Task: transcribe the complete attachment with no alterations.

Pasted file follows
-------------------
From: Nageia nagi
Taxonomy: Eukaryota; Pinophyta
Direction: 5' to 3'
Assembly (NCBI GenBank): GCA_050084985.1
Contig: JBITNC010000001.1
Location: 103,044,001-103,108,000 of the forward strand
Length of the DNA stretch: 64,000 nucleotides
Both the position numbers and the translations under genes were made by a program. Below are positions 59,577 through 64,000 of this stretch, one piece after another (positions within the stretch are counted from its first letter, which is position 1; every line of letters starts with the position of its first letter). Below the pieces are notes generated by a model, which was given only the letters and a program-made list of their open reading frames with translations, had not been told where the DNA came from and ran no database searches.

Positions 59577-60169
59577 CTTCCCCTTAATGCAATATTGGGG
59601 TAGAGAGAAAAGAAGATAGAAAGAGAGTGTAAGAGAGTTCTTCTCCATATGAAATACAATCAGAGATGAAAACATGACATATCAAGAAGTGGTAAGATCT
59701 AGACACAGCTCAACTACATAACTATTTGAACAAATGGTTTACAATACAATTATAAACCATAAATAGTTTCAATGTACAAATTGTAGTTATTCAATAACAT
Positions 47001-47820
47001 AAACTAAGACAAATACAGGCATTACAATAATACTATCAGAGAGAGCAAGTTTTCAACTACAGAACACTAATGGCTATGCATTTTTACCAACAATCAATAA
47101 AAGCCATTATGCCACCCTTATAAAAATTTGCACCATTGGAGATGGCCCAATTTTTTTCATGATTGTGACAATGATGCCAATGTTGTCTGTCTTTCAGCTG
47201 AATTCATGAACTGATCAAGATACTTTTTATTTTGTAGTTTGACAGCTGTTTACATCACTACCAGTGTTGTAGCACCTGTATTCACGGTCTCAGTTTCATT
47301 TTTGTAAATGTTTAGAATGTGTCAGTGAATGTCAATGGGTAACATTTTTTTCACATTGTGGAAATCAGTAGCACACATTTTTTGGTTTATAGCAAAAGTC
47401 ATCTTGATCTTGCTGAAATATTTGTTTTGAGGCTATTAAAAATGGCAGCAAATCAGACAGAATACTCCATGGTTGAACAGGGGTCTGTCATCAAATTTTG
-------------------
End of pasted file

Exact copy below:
From: Nageia nagi
Taxonomy: Eukaryota; Pinophyta
Direction: 5' to 3'
Assembly (NCBI GenBank): GCA_050084985.1
Contig: JBITNC010000001.1
Location: 103,044,001-103,108,000 of the forward strand
Length of the DNA stretch: 64,000 nucleotides
Both the position numbers and the translations under genes were made by a program. Below are positions 59,577 through 64,000 of this stretch, one piece after another (positions within the stretch are counted from its first letter, which is position 1; every line of letters starts with the position of its first letter). Below the pieces are notes generated by a model, which was given only the letters and a program-made list of their open reading frames with translations, had not been told where the DNA came from and ran no database searches.

Positions 59577-60169
59577 CTTCCCCTTAATGCAATATTGGGG
59601 TAGAGAGAAAAGAAGATAGAAAGAGAGTGTAAGAGAGTTCTTCTCCATATGAAATACAATCAGAGATGAAAACATGACATATCAAGAAGTGGTAAGATCT
59701 AGACACAGCTCAACTACATAACTATTTGAACAAATGGTTTACAATACAATTATAAACCATAAATAGTTTCAATGTACAAATTGTAGTTATTCAATAACAT
Positions 47001-47820
47001 AAACTAAGACAAATACAGGCATTACAATAATACTATCAGAGAGAGCAAGTTTTCAACTACAGAACACTAATGGCTATGCATTTTTACCAACAATCAATAA
47101 AAGCCATTATGCCACCCTTATAAAAATTTGCACCATTGGAGATGGCCCAATTTTTTTCATGATTGTGACAATGATGCCAATGTTGTCTGTCTTTCAGCTG
47201 AATTCATGAACTGATCAAGATACTTTTTATTTTGTAGTTTGACAGCTGTTTACATCACTACCAGTGTTGTAGCACCTGTATTCACGGTCTCAGTTTCATT
47301 TTTGTAAATGTTTAGAATGTGTCAGTGAATGTCAATGGGTAACATTTTTTTCACATTGTGGAAATCAGTAGCACACATTTTTTGGTTTATAGCAAAAGTC
47401 ATCTTGATCTTGCTGAAATATTTGTTTTGAGGCTATTAAAAATGGCAGCAAATCAGACAGAATACTCCATGGTTGAACAGGGGTCTGTCATCAAATTTTG